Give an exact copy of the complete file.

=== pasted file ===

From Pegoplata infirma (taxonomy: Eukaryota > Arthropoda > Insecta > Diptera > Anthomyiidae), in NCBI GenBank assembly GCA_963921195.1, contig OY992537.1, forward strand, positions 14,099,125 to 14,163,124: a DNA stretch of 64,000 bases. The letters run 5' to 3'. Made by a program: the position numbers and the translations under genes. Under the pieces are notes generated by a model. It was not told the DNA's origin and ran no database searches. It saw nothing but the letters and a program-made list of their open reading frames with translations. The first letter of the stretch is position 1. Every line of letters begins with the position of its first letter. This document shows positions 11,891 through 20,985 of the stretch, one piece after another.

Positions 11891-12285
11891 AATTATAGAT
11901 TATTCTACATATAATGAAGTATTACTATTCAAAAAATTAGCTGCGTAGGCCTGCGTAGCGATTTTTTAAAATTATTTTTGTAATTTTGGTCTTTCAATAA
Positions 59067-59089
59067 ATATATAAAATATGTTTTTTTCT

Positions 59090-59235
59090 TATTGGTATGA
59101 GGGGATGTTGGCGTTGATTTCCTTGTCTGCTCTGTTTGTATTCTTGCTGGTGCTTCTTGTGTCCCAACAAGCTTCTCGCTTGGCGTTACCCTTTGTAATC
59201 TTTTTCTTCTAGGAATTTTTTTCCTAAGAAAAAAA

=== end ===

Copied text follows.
From Pegoplata infirma (taxonomy: Eukaryota > Arthropoda > Insecta > Diptera > Anthomyiidae), in NCBI GenBank assembly GCA_963921195.1, contig OY992537.1, forward strand, positions 14,099,125 to 14,163,124: a DNA stretch of 64,000 bases. The letters run 5' to 3'. Made by a program: the position numbers and the translations under genes. Under the pieces are notes generated by a model. It was not told the DNA's origin and ran no database searches. It saw nothing but the letters and a program-made list of their open reading frames with translations. The first letter of the stretch is position 1. Every line of letters begins with the position of its first letter. This document shows positions 11,891 through 20,985 of the stretch, one piece after another.

Positions 11891-12285
11891 AATTATAGAT
11901 TATTCTACATATAATGAAGTATTACTATTCAAAAAATTAGCTGCGTAGGCCTGCGTAGCGATTTTTTAAAATTATTTTTGTAATTTTGGTCTTTCAATAA
Positions 59067-59089
59067 ATATATAAAATATGTTTTTTTCT

Positions 59090-59235
59090 TATTGGTATGA
59101 GGGGATGTTGGCGTTGATTTCCTTGTCTGCTCTGTTTGTATTCTTGCTGGTGCTTCTTGTGTCCCAACAAGCTTCTCGCTTGGCGTTACCCTTTGTAATC
59201 TTTTTCTTCTAGGAATTTTTTTCCTAAGAAAAAAA